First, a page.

Intimidated by Kafka? Check Out Confluent’s New Developer Site
If you’re new to Kafka and developing event streaming platforms, it’s easy to get overwhelmed. This is an entirely different architecture than what most developers are used to, after all. But that fear should be only temporary, as Confluent this week rolled out a new website (developer.confluent.io) aimed at easing developers into the Kafka and streaming fold.
There’s no shortage of resources for Kafka developers across the Web. That’s a side effect of the immense popularity of Kafka. But just the same, ever since Tim Berglund took the developer’s advocate job at Confluent over four years ago, he’s been itching to build a site like the new Confluent Developer.
“We’ve got all this stuff. There’s recorded meetups and there’s recorded conference talks and [Kafka] Summit talks and demos and all kinds of code on GitHub and podcasts and blog posts and everything,” says Berglund, who’s official title is senior director of developer advocacy.
“But asking people to Google–I mean, that’s normal behavior. But I want them to be home,” he continues. “There’s got to be one URL. There’s got to be one place. That’s core to my vision of developer relations. That needs to be a website. That’s the website where you send people. And so it needs to live there.”
The revamped Confluent Developer website (it has existed for over a year) is a veritable smorgasbord of resources for Kafka developers. At a high level, it has nine recorded video courses, 50 software design patterns, seven “getting started” guides tailored to different programming languages, three new “quick starts, and 13 learning pages.
The video courses (which feature Berglund and other Confluent pros) explore various Kafka topics, ranging from the basics (Apache Kafka 101) to more advanced topics (Data Mesh 101). Each of these courses is composed of multiple videos, which are broken up into short (2-10 minute) chunks that are more easily digested by today’s busy developers.
If you’re entirely new to Kafka, Berglund recommends starting with his Kafka 101 course, which features more than 70 minutes of video and text aimed at describing the basic foundations of Kafka and the core elements of an event streaming architecture.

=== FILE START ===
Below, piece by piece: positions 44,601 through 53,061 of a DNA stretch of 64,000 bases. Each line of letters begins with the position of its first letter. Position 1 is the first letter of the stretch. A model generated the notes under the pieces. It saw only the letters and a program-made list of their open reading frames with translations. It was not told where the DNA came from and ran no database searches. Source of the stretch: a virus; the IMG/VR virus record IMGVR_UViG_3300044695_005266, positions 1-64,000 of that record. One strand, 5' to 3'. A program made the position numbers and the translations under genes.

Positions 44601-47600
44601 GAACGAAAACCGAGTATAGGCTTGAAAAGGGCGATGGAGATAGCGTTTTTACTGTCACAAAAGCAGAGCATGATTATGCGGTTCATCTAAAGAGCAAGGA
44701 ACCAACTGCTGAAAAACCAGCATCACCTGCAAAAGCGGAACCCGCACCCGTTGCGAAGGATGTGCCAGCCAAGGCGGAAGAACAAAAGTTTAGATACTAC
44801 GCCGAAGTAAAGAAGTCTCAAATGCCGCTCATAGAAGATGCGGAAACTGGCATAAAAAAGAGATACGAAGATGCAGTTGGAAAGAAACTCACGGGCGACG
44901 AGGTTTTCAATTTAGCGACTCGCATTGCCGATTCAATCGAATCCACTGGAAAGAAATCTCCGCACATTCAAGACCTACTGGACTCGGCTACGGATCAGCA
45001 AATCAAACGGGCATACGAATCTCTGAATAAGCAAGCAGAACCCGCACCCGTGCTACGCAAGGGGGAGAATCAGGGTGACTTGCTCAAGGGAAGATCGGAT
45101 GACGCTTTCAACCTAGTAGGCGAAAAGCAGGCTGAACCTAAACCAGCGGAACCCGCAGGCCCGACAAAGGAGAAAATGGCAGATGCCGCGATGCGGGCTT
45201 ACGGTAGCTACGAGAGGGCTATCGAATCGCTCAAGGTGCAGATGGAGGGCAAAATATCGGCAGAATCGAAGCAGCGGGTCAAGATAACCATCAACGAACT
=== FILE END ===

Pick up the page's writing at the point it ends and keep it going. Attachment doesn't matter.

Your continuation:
“That’s going to give you a very gentle introduction to the idea of what an event is, the notion of logging events, and then the layers of the Kafka ecosystem that are kind of added on to that very elemental core,” Berglund says. “You’ve got this event log. I’m trying to get them to understand the idea of a log of events.
“But that by itself is easy to understand and hard to build things out of, so you need these layers on top of it,” he continues. “That Kafka 101 course gently introduces you, a piece at a time, to that whole ecosystem. It usually gets people from zero to, if not hero, at least a comfortable person in the space of about an hour.”
If you’re curious how Kafka works with Java, Python, Go, .NET, REST, SQL, or C/C+, then you might be interested in the tutorials hosted under the “getting started” guides. Users can also start to play around with Kafka running on the Confluent Cloud through the “quick start” mechanism.
Patterns are also making their debut with the relaunch of Confluent Developer. The enterprise computing world is no stranger to patterns as first described in the original 1995 book “Design Patterns: Elements of Reusable Object-Oriented Software,” written by the “Gang of Four.” Now Confluent is borrowing a page out of that book to help Kafka developers think more holistically about how things fit together in the new event streaming paradigm.
“We’re just taking that patterns motif and applying it to event streaming problems, like how to do a database write aside, or an event source connector, or how to compact an event stream,” Berglund says. “These are all the things that you’re going to have to do when you’re building something based on event-driven architecture, and we just collected 50 or so of them for a first pass and build them out, diagramed them, and said, now you have a recipe book.”
Patterns have been cooking for a while inside of Confluent. It’s not so much giving developers cookie-cutter code they can stamp out, but to show them how various components can be used to build streaming data applications.
“If you compare it to the perceived paradigm, like the default way people build an application, now there’s a database and there’s a big application around it and that application grows and that database grows,” Berglund says. “Everybody knows how to build a monolith. They know their favorite language and their favorite framework and their favorite database and they’re super comfy.
“Now come over to the event streaming world, and everybody is like, now I know what that that paradigm can do,” he continues. “It’s proven. There are stories. I get the architectural properties that event streaming is offering to me, and I need them. But I don’t know how to build those things. We [built] a course. So we’re trying to ease that path.”
There is no cost to access Confluent Developer. In fact, Confluent, which recently went public and just reported its first quarterly results, doesn’t even require you to sign in. The resources are just sitting there on a static website, free for anybody to consume.